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SATURDAY, January, 19, 1751.
Cum tabulis animum censoris sumet honesti:
“ THERE is no reputation for genius,” says Quintilian, “ to be gained by writing on things, which, however necessary, have little splendour or shew. The height of a building attracts the eye, but the foundations lie without regard. Yet since there is not any way to the top of science, but from the lowest parts, I shall think nothing unconnected with the art of oratory, which he that wants cannot be an orator.”
Confirmed and animated by this illustrious precedent, I shall continue my enquiries into Milton's art of versification. Since, however minute the employment may appear, of analysing lines into syllables, and whatever ridicule may be incurred by a solemn deliberation upon accents and pauses, it is certain that without this petty knowledge no man can be a poet; and that from the proper disposition of single sounds results that harmony that adds force to reason, and gives grace to sublimity; that shackles attention, and governs passions.
That verse may be melodious and pleasing, it is necessary, not only that the words be so ranged as that the accent may fall on its proper place, but that the syllables themselves be so chosen as to flow smoothly into one another. This is to be effected by a proportionate mixture of vowels and consonants, and by tempering the mute consonants with liquids and semivowels. The Hebrew grammarians have observed, that it is impossible to pronounce two consonants without the intervention of a vowel, or without some emission of the breath between one and the other; this is longer and more perceptible, as the sounds of the consonants are less barmonically conjoined, and by consequence, the flow of the verse is longer interrupted.
It is pronounced by Dryden, that a line of monosyllables is almost always harsh. This, with regard to our language, is evidently true, not because monosyllables cannot compose harmony, but because our monosyllables being of Teutonick original, or formed by contraction, commonly begin and end with consonants, as,
-Every lower faculty
The difference of harmony arising principally from the collocation of vowels and consonants, will be sufficiently conceived by attending to the following passages:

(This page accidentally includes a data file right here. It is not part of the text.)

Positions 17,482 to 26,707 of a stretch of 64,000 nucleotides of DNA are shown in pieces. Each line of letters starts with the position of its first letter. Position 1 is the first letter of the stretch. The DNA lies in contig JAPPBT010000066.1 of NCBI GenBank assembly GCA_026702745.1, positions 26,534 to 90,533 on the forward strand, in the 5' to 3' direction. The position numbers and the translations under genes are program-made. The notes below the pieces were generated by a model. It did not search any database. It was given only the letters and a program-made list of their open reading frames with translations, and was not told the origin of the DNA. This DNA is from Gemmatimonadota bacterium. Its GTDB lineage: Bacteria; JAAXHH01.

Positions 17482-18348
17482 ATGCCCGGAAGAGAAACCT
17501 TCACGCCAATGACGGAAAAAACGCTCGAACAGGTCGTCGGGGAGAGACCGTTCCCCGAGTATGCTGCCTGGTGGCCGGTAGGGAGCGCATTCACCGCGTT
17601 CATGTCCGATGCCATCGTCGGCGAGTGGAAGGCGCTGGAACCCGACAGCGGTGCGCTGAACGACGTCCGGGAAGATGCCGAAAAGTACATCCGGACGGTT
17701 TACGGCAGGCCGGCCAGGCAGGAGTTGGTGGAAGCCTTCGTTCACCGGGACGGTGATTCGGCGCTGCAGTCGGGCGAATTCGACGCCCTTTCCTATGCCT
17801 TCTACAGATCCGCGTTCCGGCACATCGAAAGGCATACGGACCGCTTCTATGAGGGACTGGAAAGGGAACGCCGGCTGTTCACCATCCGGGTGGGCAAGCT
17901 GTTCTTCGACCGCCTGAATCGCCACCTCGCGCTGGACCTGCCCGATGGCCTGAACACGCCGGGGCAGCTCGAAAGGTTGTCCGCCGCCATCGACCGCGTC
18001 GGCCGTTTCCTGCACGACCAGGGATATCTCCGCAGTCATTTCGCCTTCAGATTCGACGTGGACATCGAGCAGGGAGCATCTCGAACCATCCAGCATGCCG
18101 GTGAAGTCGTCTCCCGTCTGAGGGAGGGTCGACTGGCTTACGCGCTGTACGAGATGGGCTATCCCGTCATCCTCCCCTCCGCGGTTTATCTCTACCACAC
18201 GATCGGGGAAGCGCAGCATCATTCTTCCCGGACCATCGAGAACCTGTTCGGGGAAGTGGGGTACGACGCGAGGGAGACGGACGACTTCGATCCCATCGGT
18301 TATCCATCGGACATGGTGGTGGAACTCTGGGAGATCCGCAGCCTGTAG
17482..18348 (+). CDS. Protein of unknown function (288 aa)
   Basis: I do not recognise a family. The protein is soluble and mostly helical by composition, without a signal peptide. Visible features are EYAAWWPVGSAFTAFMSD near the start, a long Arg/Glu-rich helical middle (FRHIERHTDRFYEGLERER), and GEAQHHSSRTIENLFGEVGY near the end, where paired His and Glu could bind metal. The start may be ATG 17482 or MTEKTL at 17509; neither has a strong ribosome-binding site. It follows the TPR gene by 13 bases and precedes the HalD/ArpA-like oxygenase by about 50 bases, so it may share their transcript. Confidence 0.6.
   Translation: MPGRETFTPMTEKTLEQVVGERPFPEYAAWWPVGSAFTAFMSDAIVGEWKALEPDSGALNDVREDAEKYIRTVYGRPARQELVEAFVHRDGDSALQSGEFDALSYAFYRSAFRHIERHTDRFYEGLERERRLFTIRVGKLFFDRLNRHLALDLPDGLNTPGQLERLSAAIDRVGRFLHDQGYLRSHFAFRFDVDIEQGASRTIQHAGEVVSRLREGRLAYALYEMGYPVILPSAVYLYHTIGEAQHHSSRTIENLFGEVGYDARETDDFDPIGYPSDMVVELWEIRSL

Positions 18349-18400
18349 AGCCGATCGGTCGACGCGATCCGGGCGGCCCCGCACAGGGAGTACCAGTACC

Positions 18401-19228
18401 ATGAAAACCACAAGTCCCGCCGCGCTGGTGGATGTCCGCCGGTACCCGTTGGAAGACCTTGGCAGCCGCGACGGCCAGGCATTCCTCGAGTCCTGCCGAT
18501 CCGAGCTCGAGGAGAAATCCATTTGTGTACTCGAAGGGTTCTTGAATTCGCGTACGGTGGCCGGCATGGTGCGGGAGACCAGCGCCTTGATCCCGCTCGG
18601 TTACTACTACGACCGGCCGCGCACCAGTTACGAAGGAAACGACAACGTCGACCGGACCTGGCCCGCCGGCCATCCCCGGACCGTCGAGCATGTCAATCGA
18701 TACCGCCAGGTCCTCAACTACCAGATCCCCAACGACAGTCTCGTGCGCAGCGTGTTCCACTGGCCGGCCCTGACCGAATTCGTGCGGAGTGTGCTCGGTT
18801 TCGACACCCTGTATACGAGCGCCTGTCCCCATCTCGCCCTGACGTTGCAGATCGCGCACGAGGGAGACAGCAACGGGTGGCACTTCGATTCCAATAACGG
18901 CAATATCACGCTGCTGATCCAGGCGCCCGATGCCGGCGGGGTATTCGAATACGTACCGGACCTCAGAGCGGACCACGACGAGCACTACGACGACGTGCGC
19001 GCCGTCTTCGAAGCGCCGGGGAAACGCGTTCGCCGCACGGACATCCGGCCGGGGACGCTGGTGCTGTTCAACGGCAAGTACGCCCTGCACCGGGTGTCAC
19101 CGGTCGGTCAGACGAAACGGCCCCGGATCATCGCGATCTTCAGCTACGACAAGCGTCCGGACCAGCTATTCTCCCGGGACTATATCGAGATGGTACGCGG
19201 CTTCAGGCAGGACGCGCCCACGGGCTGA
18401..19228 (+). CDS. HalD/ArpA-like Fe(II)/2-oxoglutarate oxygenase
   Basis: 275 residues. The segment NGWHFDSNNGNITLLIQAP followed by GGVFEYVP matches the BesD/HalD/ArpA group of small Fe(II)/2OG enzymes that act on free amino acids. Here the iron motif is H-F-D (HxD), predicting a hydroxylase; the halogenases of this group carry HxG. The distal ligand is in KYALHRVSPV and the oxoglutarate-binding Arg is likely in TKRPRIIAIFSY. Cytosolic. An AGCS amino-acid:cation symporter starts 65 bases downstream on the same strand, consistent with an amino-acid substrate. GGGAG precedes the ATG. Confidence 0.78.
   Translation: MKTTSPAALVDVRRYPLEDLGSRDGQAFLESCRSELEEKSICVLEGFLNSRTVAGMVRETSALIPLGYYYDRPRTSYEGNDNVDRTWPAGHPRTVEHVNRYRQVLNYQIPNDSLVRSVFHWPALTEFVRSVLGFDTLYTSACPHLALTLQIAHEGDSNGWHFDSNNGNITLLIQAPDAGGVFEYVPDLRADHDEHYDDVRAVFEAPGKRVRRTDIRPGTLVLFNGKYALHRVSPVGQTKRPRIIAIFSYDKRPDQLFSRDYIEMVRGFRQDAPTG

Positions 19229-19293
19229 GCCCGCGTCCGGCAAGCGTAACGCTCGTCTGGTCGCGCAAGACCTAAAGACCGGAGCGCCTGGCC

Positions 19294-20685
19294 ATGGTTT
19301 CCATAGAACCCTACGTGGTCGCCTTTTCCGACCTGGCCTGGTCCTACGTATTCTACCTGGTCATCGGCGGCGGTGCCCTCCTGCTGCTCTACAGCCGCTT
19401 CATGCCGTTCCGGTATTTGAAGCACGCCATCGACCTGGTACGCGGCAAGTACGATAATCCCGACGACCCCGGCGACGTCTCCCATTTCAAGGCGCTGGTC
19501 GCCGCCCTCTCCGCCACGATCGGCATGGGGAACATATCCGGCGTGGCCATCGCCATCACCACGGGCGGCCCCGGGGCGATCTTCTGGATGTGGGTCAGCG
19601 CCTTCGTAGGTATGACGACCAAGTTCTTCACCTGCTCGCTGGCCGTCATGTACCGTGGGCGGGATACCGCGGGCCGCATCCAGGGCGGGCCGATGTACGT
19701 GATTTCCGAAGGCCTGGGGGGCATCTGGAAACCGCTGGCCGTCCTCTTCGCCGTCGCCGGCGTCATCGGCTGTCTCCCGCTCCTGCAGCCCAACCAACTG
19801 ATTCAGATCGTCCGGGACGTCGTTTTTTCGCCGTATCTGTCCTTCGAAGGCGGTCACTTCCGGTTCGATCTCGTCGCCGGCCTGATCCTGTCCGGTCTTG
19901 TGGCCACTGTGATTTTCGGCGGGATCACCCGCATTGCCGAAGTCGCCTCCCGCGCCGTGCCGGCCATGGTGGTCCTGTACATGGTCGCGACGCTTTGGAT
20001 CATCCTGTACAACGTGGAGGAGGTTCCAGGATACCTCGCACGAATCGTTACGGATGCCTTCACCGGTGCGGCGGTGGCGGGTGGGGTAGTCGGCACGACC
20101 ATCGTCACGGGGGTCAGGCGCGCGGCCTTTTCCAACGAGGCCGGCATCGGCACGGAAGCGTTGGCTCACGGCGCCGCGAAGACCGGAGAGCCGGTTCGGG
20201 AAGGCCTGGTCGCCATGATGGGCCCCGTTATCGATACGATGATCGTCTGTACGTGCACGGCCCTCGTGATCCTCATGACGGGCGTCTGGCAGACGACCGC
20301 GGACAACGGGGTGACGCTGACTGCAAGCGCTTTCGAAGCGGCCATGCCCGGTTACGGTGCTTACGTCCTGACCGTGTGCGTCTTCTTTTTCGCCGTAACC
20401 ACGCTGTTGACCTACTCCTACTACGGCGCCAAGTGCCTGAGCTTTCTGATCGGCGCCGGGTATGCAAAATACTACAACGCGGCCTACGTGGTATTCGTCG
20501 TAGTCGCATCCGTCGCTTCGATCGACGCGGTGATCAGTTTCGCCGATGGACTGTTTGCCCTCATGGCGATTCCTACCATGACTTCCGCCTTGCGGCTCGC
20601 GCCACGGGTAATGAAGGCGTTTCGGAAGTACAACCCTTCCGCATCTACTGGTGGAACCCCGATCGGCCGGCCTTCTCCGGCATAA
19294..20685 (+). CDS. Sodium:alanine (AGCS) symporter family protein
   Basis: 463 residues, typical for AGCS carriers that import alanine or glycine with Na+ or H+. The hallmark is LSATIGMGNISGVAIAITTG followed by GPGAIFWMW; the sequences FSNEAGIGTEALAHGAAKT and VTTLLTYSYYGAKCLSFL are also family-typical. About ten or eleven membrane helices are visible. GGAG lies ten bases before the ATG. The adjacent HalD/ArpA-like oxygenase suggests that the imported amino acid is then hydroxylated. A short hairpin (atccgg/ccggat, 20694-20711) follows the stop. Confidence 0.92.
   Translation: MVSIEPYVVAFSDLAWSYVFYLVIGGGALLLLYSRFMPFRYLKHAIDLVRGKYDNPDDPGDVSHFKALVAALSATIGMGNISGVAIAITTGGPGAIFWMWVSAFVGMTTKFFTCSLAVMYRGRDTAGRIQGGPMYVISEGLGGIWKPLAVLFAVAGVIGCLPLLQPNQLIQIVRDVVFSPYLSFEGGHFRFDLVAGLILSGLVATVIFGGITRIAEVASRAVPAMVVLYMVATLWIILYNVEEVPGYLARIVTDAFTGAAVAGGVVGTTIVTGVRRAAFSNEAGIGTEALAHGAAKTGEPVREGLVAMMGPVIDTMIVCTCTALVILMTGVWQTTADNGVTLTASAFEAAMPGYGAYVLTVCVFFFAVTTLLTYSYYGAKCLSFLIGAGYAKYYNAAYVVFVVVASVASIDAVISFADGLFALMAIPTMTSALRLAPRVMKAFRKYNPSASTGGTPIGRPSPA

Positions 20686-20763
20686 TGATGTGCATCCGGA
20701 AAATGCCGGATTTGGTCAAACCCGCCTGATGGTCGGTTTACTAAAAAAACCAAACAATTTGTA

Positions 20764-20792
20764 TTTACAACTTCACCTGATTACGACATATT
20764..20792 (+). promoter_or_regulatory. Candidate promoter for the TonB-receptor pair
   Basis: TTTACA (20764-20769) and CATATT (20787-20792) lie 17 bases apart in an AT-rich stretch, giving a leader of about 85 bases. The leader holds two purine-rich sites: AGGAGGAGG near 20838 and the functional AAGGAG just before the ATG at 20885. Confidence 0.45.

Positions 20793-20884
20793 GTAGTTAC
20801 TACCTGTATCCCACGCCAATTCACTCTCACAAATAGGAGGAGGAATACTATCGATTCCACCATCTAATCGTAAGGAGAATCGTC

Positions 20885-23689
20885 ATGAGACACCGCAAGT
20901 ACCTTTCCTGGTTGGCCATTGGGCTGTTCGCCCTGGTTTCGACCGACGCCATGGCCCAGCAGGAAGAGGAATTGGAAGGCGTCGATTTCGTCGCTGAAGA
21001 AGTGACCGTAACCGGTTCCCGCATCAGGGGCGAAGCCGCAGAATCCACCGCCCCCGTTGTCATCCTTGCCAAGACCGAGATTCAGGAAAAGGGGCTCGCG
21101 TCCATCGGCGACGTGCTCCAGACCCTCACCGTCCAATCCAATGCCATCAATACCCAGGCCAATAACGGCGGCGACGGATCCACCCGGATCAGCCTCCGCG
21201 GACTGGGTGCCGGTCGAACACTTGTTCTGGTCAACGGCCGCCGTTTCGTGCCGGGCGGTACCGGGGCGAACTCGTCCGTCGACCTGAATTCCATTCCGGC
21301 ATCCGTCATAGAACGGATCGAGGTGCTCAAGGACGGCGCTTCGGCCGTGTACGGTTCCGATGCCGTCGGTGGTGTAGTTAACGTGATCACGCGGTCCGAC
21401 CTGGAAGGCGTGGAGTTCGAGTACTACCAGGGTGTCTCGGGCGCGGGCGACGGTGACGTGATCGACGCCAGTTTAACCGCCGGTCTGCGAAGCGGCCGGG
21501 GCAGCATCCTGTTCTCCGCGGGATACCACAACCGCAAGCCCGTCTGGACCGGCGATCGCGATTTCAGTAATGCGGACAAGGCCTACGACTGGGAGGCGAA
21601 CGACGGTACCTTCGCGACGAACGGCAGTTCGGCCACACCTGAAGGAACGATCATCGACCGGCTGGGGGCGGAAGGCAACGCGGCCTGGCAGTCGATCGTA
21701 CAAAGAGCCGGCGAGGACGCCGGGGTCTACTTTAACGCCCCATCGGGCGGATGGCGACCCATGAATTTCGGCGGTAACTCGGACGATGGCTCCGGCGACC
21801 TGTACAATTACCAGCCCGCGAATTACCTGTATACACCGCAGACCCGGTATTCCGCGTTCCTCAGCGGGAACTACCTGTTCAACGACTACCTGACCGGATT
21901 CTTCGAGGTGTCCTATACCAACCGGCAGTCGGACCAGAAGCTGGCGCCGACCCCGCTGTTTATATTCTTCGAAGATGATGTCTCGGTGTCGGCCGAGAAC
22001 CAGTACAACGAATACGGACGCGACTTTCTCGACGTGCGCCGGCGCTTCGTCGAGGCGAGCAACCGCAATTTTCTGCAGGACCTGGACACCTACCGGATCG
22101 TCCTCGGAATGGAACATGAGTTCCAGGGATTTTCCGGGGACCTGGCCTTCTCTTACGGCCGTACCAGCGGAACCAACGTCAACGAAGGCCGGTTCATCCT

The same comparison that I propose to be made between the fourth and sixth verses of this passage, may be repeated between the last lines of the following quotations :
Under foot the violet,
Here in close recess,
Milton, whose ear had been accustomed, not only to the musick of the ancient tongues, which, however vitiated by our pronunciation, excel all that are now in use, but to the softness of the Italian, the most mellifluous of all modern poetry, seems fully convinced of the unfitness of our language for smooth versification, and is therefore pleased with an opportunity of calling in a softer word to his assistance; for this reason, and I believe for this only, he sometimes indulges himself in a long series of proper names, and introduces them where they add little but musick to his poem.
The richer seat
-The Tuscan artist views
Or in Valdarno, to descry new lands. He has indeed been more attentive to his syllables than to his accents, and does not often offend by collisions of consonants, or openings of vowels upon each other, at least not more often than other writers who have had less important or complicated subjects to take off their care from the cadence of their lines.
The great peculiarity of Milton's versification, compared with that of later poets, is the elision of one vowel before another, or the suppression of the last syllable of a word ending with a vowel, when a vowel begins the following word. As
- Knowledge Oppresses else with surfeit, and soon turns
Wisdom to folly, as nourishment to wind. This licence, though now disused in English poetry, was practised by our old writers, and is allowed in many other languages ancient and modern, and therefore the criticks on “ Paradise Lost” have, without much deliberation, commended Milton for continuing it*. But one language cannot communi
• In the original Rambler, in folio, our author's opinion appears different, and is thus expressed :-“ This licence, though an innovation in English poetry, is yet allowed in many other languages ancient and modern ; and therefore the criticks on Paradise Lost have, without much deliberation, commended Milton for introducing it." C.
cate its rules to another. We have already tried and rejected the hexameter of the ancients, the double close of the Italians, and the alexandrine of the French; and the elision of vowels, however graceful it may seem to other nations, may be very unsuitable to the genius of the English tongue.
There is reason to believe that we have negligently lost part of our vowels, and that the silent e which our ancestors added to most of our monosyllables, was once vocal. By this detruncation of our syllables, our language is overstocked with consonants, and it is more necessary to add vowels to the beginning of words, than to cut them off from the end.
Milton therefore seems to have somewhat mistaken the nature of our language, of which the chief defect is ruggedness and asperity, and has left our harsh cadences yet harsher. But his elisions are not all equally to be censured; in some syllables they may be allowed, and perhaps in a few may be safely imitated. The abscission of a vowel is undoubtedly vicious when it is strongly sounded, and makes, with its associate consonant, a full and audible syllable.
What he gives,
Fruits, Hesperian fables true,
Evening now approach'd,